Cushnie  Aberdeenshire


In 1882-4, Frances Groome's Ordnance Gazetteer of Scotland described Cushnie like this:

Cushnie, an ancient parish in Alford district, Aberdeenshire, annexed in 1798 to Leochel, and now forming the western section of that parish. Cushnie or Sockangh Hill, at the meeting-point with Towie, LogieColdstone, and Tarland, 7 miles SW of Alford village, has an altitude of 2032 feet above sea-level, and commands a very extensive view. ...

Cushnie Burn, rising on the north-western shoulder of the hill, runs 4½ miles east-north-eastward along Cushnie Glen and the Howe of Cushnie to a confluence with Leochel Water at Brigton of Ininteer. Cushnie barony, originally called Cussenin (Gael. eh'oisinn, ` corner '), belonged, in the 12th century, to a family of its own name; went by marriage, in the early part of the 14th century, to the Leslies, ancestors of the Earls of Rothes; and passed, in 1628, to the Lumsdens. The old House of Cushnie, built in 1707, has long been uninhabited; but near it a small neat mansion was erected by the late proprietor, the Rev. Hy. T. Lumsden (died 1867), whose widow holds 3000 acres in the shire, valued at £2588 per annum. His uncle, Matthew Lumsden, LL.D. (1788-1856), was an eminent orientalist.—Ord. Sur., sh. 76,1874. See Leochel-Cushnie.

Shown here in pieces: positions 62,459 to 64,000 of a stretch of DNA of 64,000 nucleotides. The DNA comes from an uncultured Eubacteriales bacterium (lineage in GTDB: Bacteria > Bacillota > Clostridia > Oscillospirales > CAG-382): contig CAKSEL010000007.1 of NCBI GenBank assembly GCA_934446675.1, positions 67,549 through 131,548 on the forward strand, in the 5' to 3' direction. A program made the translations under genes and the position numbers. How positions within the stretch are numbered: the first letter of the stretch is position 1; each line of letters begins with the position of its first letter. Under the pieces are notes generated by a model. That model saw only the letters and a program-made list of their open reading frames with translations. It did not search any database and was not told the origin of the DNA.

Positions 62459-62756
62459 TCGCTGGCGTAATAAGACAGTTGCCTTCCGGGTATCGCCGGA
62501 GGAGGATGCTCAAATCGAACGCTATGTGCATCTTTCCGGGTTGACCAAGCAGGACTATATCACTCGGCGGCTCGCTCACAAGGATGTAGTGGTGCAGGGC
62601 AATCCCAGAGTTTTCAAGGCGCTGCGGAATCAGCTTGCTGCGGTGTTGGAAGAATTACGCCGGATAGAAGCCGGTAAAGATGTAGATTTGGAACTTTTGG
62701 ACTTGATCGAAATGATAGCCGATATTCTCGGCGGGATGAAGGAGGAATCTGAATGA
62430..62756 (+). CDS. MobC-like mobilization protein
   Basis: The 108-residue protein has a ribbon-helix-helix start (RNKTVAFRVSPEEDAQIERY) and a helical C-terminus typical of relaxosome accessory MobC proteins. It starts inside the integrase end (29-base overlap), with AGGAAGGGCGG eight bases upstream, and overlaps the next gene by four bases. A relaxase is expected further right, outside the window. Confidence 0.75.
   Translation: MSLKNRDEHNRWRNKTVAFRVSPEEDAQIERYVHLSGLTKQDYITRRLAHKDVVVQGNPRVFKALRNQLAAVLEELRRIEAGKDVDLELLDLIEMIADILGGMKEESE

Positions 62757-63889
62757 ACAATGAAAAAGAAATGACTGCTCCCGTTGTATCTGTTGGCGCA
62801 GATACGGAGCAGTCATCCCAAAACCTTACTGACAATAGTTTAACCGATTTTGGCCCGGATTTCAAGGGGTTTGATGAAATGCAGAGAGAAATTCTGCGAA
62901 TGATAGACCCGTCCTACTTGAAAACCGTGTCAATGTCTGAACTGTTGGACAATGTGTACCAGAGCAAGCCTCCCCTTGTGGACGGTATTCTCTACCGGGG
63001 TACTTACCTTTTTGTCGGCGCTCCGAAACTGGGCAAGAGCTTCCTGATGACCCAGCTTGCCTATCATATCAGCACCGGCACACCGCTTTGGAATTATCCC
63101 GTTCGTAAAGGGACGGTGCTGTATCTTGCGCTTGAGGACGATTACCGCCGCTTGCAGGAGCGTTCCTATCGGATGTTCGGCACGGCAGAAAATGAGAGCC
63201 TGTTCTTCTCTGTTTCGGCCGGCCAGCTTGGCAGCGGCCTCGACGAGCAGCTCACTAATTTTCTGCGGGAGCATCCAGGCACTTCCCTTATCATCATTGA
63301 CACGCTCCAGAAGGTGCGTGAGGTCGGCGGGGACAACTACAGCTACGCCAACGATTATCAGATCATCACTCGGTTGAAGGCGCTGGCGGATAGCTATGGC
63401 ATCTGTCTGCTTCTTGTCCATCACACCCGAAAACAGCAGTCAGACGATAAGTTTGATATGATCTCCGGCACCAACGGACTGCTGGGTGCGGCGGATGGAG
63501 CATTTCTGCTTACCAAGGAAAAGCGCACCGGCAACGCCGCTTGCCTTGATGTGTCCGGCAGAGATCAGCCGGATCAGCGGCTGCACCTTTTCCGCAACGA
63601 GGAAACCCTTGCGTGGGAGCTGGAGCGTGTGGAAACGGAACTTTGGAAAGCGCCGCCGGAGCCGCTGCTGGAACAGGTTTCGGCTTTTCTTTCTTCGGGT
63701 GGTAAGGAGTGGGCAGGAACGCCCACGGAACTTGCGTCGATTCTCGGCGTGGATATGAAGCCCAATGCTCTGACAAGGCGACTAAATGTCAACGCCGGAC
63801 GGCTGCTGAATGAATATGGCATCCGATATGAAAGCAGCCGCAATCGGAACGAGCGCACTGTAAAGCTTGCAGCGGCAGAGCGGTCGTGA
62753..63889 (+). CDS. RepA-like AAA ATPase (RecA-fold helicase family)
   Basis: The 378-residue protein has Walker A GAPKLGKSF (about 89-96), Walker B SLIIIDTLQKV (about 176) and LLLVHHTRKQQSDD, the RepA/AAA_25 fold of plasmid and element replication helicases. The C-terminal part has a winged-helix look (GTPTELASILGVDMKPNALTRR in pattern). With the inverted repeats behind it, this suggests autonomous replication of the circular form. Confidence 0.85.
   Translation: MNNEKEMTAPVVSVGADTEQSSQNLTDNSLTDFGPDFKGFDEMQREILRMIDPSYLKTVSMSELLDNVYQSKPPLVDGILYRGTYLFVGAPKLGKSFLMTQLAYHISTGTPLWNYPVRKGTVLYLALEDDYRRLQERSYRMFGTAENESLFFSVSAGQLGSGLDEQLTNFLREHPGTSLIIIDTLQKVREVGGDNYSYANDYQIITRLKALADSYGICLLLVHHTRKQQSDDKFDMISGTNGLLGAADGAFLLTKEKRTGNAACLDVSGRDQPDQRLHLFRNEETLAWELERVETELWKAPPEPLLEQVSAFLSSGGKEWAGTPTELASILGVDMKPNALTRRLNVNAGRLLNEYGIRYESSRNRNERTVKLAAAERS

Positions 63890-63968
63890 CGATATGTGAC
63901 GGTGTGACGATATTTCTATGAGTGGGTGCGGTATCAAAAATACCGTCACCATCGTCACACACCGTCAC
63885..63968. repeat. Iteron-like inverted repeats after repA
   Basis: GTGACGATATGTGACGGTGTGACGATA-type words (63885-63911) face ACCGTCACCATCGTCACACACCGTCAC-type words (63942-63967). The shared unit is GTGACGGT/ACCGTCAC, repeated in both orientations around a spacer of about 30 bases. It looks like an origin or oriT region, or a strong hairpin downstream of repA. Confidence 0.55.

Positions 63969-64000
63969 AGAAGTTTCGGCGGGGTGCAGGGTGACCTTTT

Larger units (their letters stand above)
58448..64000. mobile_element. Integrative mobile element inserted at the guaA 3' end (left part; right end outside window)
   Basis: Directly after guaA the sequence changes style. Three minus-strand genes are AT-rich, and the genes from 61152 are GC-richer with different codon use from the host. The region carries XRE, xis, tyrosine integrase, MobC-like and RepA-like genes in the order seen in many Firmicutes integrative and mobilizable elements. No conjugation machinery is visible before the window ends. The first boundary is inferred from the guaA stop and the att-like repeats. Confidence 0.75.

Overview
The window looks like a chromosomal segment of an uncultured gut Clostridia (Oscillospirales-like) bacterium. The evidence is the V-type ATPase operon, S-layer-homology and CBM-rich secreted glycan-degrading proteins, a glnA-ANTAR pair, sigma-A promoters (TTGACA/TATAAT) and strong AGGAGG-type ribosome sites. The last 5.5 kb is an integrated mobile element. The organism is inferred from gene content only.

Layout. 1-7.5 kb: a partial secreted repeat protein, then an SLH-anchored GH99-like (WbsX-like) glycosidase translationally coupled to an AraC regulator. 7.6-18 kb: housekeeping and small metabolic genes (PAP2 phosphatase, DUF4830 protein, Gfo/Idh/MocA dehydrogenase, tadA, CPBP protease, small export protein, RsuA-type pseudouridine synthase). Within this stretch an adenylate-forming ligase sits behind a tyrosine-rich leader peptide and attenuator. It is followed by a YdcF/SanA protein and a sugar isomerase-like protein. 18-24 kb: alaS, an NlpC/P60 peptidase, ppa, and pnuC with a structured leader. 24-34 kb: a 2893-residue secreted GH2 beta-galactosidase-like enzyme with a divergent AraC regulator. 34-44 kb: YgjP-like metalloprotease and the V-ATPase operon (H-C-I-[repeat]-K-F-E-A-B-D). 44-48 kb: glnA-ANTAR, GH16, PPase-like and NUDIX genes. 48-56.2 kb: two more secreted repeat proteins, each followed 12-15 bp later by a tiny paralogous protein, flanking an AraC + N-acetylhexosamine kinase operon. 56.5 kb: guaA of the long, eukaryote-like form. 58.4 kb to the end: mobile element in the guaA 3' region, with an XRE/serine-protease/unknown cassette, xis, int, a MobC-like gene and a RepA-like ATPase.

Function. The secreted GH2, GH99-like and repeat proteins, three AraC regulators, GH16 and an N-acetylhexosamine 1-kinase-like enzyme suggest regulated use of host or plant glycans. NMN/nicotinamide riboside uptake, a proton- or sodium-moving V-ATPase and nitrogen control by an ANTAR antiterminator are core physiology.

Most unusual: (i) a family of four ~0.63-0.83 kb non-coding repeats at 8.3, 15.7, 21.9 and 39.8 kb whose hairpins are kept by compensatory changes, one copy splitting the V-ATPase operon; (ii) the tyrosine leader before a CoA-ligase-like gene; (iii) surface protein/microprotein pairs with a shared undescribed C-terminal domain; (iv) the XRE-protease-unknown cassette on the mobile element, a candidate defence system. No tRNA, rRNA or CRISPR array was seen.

Additional information about this locality is available for Leochel Cushnie

Cushnie through time

Cushnie is now part of Aberdeenshire district. Click here for graphs and data of how Aberdeenshire has changed over two centuries. For statistics about Cushnie itself, go to Units and Statistics.

How to reference this page:

GB Historical GIS / University of Portsmouth, History of Cushnie in Aberdeenshire | Map and description, A Vision of Britain through Time.


Date accessed: 23rd May 2022

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